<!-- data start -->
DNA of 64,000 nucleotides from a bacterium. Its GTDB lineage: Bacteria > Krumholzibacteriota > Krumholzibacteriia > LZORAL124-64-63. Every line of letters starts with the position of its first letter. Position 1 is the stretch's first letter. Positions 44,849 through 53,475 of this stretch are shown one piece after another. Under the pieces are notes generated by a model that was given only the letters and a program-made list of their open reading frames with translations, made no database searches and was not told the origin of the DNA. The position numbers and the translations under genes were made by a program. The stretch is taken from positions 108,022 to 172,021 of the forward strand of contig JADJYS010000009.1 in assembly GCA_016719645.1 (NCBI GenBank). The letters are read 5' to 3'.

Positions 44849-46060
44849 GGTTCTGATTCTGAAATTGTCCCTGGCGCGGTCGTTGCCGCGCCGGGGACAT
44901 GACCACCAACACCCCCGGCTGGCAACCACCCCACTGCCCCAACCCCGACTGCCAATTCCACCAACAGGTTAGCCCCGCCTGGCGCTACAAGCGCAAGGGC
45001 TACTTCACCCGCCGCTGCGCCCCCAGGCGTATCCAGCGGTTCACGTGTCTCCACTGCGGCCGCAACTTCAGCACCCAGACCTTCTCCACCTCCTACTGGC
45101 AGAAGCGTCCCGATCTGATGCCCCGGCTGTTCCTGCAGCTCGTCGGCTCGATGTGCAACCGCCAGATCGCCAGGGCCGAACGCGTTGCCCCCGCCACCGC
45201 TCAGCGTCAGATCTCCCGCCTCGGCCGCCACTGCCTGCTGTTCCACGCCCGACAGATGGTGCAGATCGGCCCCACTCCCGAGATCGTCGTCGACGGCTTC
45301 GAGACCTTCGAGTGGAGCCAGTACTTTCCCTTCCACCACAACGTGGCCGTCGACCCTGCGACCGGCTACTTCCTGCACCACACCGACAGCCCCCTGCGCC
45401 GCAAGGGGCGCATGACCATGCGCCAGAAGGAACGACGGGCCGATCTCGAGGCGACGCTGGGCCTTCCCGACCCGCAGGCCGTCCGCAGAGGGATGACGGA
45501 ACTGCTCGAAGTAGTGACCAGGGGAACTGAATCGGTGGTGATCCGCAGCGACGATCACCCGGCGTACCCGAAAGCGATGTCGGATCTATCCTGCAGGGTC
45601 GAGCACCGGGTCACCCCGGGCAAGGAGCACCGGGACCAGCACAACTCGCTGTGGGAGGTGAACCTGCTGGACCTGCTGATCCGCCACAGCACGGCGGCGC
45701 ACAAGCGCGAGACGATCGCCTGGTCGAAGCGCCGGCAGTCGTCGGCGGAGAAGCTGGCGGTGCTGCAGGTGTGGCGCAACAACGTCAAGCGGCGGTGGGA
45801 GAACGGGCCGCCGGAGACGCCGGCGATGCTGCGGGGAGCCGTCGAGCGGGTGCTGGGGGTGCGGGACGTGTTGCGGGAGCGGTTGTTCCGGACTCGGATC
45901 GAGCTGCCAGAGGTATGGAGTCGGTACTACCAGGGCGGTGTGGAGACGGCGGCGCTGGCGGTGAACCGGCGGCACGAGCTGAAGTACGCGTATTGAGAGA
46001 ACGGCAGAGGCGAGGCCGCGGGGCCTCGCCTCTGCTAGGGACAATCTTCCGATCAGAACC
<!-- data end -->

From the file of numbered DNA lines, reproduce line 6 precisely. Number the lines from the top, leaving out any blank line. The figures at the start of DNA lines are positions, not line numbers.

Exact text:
45101 AGAAGCGTCCCGATCTGATGCCCCGGCTGTTCCTGCAGCTCGTCGGCTCGATGTGCAACCGCCAGATCGCCAGGGCCGAACGCGTTGCCCCCGCCACCGC